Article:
Two kinds of paella are made, one of all seafood to accommodate the non-meat eaters in the crowd, and another of the traditional sort, with chicken, shrimp, shellfish and chorizo.

Why not give it a try? You probably aren’t going to dig a hole in your yard, but you can use a gas or charcoal grill; toss on some wood chips for a good smoky flavor. It can also be prepared on top of the stove with excellent results.

If you’d like to include the seafood paella, just follow the directions, leaving out the chicken and chorizo, and using seafood stock as your liquid.

Get all your prep work done ahead, invite a few friends, who’ll supply the appetizers and desserts, and make your paella when they get there. Who knows? You might start your own tradition!

PAELLA VALENCIANA

3 tbsp good fruity olive oil
1 small chicken, bone-in, cut into serving pieces
2-3 cloves garlic (more can’t hurt), minced
1 large onion, chopped
1 lb paella, arborio or carnaroli rice (see note)
6-8 cups chicken stock
1 tsp (loosely packed) saffron threads
1 lb medium shrimp, peeled and deveined
2 lb each fresh mussels and fresh clams, scrubbed
4 oz sweet Spanish chorizo sausage, or pepperoni, thinly sliced
1 10-oz package frozen peas, thawed
1 red bell pepper, in julienne strips
1 yellow bell pepper, in julienne strips

In a paella pan or heavy 12” skillet, heat the olive oil over medium heat. Sauté the chicken without crowding, turning a couple of times, until the skin is golden brown and crispy. Remove to a plate and reserve. Add the garlic, stir a couple of times, then add the onion. Cook, stirring frequently, until the onion is tender and lightly browned. Add the rice and stir until coated with the onion/garlic/oil mixture. Nestle the chicken pieces in the rice.
Meanwhile, bring the stock to a boil, add the saffron and reduce the heat to simmer.
If you’re using a grill, preheat it and put the pan over the hottest part. Add the stock by ladlefuls, waiting until most of it is absorbed before adding more. After about 10 minutes, add the chorizo and shrimp, pushing down into the rice mixture. Gently mix in the peas. Then put in the clams and mussels, hinge side down. Continue adding stock until the rice is almost tender. Scatter the peppers on top and cook until the shell fish are open (discard any that don’t) and the rice is tender but still firm in the center. The consistency of the paella should be very moist but not soupy. You can serve this immediately, but often in Spain it is served almost at room temperature. Serves 10-12.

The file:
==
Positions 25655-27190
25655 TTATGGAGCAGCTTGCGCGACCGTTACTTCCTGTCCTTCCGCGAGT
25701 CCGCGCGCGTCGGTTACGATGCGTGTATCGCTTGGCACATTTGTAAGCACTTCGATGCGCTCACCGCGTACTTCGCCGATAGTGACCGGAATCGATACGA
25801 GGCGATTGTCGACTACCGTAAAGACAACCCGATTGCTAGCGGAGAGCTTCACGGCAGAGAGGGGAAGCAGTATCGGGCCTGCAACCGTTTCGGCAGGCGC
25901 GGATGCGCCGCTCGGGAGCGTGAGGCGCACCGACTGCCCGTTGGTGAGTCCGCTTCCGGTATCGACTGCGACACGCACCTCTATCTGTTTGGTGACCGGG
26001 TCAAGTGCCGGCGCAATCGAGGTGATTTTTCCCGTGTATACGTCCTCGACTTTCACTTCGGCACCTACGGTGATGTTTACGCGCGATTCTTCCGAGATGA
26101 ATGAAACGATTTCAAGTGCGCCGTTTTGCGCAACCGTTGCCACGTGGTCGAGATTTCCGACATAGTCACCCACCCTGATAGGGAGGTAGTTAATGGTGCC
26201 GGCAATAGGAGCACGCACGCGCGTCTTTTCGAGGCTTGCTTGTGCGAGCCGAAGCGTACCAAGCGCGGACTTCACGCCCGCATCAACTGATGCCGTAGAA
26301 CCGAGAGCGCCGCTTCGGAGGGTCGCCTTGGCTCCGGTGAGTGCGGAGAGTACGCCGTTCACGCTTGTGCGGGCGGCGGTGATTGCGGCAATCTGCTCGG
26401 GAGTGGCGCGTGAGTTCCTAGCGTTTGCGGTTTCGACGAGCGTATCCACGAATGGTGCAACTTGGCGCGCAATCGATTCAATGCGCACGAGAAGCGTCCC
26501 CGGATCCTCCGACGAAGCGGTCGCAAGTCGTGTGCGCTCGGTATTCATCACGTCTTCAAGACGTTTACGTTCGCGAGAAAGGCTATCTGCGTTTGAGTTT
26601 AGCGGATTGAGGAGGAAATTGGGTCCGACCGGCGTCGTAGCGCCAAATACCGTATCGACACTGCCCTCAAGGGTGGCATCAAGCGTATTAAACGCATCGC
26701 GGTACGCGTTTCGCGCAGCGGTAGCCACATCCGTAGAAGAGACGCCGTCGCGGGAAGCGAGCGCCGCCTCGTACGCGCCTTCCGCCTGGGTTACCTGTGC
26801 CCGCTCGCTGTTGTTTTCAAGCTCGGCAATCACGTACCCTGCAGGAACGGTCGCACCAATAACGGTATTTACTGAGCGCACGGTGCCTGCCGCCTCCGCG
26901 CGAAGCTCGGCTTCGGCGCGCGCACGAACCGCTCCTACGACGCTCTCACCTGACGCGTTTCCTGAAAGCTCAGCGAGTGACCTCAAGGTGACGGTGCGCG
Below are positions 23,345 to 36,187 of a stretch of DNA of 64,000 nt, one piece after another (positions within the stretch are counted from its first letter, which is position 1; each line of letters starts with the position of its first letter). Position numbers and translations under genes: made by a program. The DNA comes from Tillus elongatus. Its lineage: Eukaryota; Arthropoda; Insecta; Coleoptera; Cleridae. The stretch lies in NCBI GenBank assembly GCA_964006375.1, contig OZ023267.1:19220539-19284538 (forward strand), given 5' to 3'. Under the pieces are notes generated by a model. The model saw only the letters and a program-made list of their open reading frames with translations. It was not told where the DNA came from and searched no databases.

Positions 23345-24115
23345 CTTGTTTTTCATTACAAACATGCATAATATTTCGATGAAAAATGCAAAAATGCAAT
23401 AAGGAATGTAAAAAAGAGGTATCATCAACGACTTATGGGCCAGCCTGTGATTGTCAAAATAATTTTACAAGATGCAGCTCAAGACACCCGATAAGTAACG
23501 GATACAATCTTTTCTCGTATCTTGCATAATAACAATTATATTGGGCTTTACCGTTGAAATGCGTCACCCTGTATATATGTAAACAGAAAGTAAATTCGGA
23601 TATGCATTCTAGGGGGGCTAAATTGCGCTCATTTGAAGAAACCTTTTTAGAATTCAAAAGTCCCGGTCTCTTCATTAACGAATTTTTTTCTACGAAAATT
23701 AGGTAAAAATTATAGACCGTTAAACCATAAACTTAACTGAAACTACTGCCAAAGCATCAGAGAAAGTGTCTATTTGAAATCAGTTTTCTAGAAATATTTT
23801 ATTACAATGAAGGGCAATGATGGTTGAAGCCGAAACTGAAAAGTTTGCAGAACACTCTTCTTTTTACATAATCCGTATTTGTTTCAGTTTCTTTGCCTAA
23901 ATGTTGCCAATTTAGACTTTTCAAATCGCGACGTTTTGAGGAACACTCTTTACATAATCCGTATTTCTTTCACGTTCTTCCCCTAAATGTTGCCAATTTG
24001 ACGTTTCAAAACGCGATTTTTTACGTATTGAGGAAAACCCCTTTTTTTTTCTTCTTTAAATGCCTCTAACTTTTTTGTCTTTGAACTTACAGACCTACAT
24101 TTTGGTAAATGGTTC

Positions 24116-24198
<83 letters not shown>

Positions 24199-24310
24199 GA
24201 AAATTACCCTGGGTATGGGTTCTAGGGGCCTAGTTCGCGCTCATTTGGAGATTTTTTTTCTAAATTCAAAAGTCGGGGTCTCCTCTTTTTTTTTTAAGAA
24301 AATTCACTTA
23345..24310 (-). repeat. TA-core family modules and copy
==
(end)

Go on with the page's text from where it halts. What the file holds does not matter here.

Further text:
NOTE: These specialty short grain rices are available in gourmet markets and some supermarkets.
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Friday, March 09, 2007

Butternut Squash Risotto

I've had several folks e-mail to ask for a good risotto recipe. It brings to mind a dish I made back in the fall. I've become quite a fan of several online "blogs." One of my favorite ones is "Stephen Cooks." Its author, Stephen Smith, cooks the way I wish I had time to, and I've tried many of his recipes. This one was adapted from one of them, and I know you’ll like it.

Risotto is an Italian rice dish, almost always served there in small quantities, as a first course. Cooked over a low flame, constantly stirred, with the liquid added gradually, it turns into a creamy, not-quite-soupy dish. It is imperative to use the right variety of rice; Uncle Ben's won't work! It must be a short grain rice, such as arborio, vialone nano, or my favorite for risotto, carnaroli. These are imported from Italy and have a firm core, but with a softer outside that dissolves in the cooking process to give just the right creamy consistency. It is true Italian comfort food, and perfect for this time of year.

I made it as a main course, and accompanied it with a salad of slivered fresh fennel and red bell pepper with a red wine-oregano vinaigrette. The flavor of the fresh fennel nicely echoed the fennel seed in the recipe, and I used the feathery fronds to garnish the dish.

One of the drawbacks for many is that it should be eaten as soon as it is finished. But you know how I love to have my friends gather in the kitchen, nibbling on an assortment of appetizers, as I finish dinner. I know your friends won’t mind, either, when they have their first taste!

BUTTERNUT SQUASH-ITALIAN SAUSAGE RISOTTO

1 butternut squash, about 2 lbs.
Olive oil
3 slices pancetta, about 1/4” thick, cut into strips (see notes)
1 lb Italian sausage, casings removed
1/2 cup red wine
2 large leeks, white and pale green parts
2 cups (1 lb) rice for risotto
5 to 6 cups chickens stock
3/4 cup freshly grated parmesan cheese, plus more for serving (see notes)
1 tbsp butter
1 tsp fennel seed, crushed